2. Now launch Autodesk Inventor and open the Project Editor. Right-click on Frequently Used Subfolders and select Add Paths from Directory. Browse to C:\Work\Designs and click OK (figure 8). This step will help you navigate more quickly to each of your new project folders.

Figure 8. Create a path to your project folder so it's easier to find.

   3. In Frequently Used Subfolders, go to the Arbor Press shortcut and open the Arbor Press drawing. This drawing will serve as the top-level file and can be used to add the entire assembly to your vault.

   4. Save your assembly. This step is very important, because the files were moved. Moving files potentially can change the way Autodesk Inventor updates related files. By saving these changes now, you'll ensure other users will have no problems accessing this data and opening files from your vault.

   5. Next, specify where these files will be stored in your vault by mapping folders from your desktop. From the File menu, select Vault / Map Folders, map your $/Designs folder to the Project Root folder, and your $/Content Center Files folder to the corresponding folder (figure 9). This is the only time you'll need to take this step to ensure everyone else who works with your vault uses this same information. Click OK to save your changes.

Figure 9. Map the local and vault folders to each other.

   6. Now in Autodesk Inventor, switch to the Autodesk Vault browser so you can add your files to your vault. You will see question mark icons that indicate the files are not yet in your vault (figure 10). Right-click anywhere in the Vault browser and select Add Files. You will see that your vault is displaying the proper folder structure, including the Arbor Press folder. Now you can add any comments as necessary, such as "Initial Add to Vault," and click OK to copy your files to your vault.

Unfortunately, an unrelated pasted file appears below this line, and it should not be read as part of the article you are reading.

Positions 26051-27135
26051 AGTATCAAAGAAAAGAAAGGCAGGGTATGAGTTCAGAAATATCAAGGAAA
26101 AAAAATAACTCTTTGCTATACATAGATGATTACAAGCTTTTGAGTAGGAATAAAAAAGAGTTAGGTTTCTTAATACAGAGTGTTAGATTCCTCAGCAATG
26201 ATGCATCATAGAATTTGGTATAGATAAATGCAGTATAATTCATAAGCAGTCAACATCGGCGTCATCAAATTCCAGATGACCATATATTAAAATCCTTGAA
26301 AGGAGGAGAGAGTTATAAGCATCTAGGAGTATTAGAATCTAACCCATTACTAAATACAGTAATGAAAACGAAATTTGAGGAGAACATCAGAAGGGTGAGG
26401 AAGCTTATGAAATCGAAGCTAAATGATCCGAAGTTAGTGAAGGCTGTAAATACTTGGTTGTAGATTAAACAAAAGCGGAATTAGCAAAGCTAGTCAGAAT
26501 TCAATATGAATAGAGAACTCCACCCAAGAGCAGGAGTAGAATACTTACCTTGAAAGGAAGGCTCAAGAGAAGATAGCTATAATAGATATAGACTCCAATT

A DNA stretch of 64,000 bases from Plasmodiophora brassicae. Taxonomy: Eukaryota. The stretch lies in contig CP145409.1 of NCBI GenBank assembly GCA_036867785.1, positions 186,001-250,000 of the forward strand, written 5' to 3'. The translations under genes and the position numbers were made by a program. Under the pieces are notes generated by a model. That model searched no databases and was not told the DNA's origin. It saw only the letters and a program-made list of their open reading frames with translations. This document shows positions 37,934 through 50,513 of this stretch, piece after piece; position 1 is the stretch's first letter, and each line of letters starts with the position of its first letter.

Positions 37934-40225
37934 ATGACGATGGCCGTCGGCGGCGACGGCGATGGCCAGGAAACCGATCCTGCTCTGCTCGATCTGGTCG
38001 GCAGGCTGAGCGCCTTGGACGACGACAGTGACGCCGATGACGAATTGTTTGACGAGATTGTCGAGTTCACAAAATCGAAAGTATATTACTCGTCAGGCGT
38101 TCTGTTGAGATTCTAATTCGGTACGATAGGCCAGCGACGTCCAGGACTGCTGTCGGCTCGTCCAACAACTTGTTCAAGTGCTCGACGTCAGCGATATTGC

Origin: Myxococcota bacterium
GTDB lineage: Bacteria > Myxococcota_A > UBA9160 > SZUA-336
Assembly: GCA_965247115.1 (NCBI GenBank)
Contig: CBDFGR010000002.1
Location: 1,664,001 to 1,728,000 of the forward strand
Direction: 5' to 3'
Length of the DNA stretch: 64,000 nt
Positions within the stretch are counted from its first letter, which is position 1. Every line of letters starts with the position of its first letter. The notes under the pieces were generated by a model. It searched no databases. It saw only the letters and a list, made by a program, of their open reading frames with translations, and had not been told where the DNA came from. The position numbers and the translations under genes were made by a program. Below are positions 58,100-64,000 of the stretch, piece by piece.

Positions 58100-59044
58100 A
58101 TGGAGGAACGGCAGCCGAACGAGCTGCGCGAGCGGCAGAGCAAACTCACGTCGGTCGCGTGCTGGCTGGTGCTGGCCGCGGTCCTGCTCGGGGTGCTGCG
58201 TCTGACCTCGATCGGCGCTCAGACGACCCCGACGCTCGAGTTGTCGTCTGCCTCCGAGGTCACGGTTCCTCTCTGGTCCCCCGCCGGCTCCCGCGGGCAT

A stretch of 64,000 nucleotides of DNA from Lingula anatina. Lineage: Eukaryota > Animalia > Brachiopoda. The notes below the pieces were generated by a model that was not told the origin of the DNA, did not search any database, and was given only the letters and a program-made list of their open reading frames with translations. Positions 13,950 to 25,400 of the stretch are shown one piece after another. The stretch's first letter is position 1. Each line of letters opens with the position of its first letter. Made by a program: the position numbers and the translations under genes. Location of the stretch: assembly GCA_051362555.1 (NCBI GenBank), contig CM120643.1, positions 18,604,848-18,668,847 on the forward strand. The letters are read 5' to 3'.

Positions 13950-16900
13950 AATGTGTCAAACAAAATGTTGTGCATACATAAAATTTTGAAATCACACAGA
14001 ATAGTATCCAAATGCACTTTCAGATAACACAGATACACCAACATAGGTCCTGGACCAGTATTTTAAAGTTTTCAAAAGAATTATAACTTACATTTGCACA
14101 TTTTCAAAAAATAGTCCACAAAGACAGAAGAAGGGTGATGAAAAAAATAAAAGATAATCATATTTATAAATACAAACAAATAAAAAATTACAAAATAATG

Figure 10. Copy local files to your vault.

   7. When you open or switch to Vault Explorer and click the $ folder, then click Refresh, you will see the newly added files and folders. The Arbor Press drawing and all its children have been added to your vault. More importantly, the structure has been preserved (figure 11).

Figure 11. Your vault shows all the folders you have added.

   8. Repeat this process with each design or project as needed.

Step 3: Share Data with Other Users
The final step is to give your team access to the vault you created. Follow these steps for each user you'd like to add.

   1. On each team member's computer, create a working folder. It's easiest to use the same folder on every computer.

   2. Launch Vault Explorer and follow the steps in "Set Up Your Environment" to make this newly created folder the working folder within your vault's $ folder.

   3. Choose the Get Latest Version command on the DESIGNS.IPJ file from your vault. The proper directory structure (C:\Work\Designs) is created automatically.

   4. Open Autodesk Inventor and set the DESIGNS.IPJ file to be the currently active project file in Autodesk Inventor.

   5. Each team member should use the Open from Vault command in Autodesk Inventor to begin work on their designs.

As you continue to use the vault you've created for your project, you'll find your work habits changing a bit. You'll find it's easy to think of the working folder (C:\Work) as a temporary repository for storing files. When you finish working on a design and you have added the files and folders to your vault, you can delete them from C:\Work.

You'll also find that when you work with files outside the Autodesk Inventor application, you'll use Vault Explorer much more frequently than Windows Explorer to find and modify those drawings. And most important of all, you'll find it's easier to find and reuse successful drawings!

About the Author: Kevin Schneider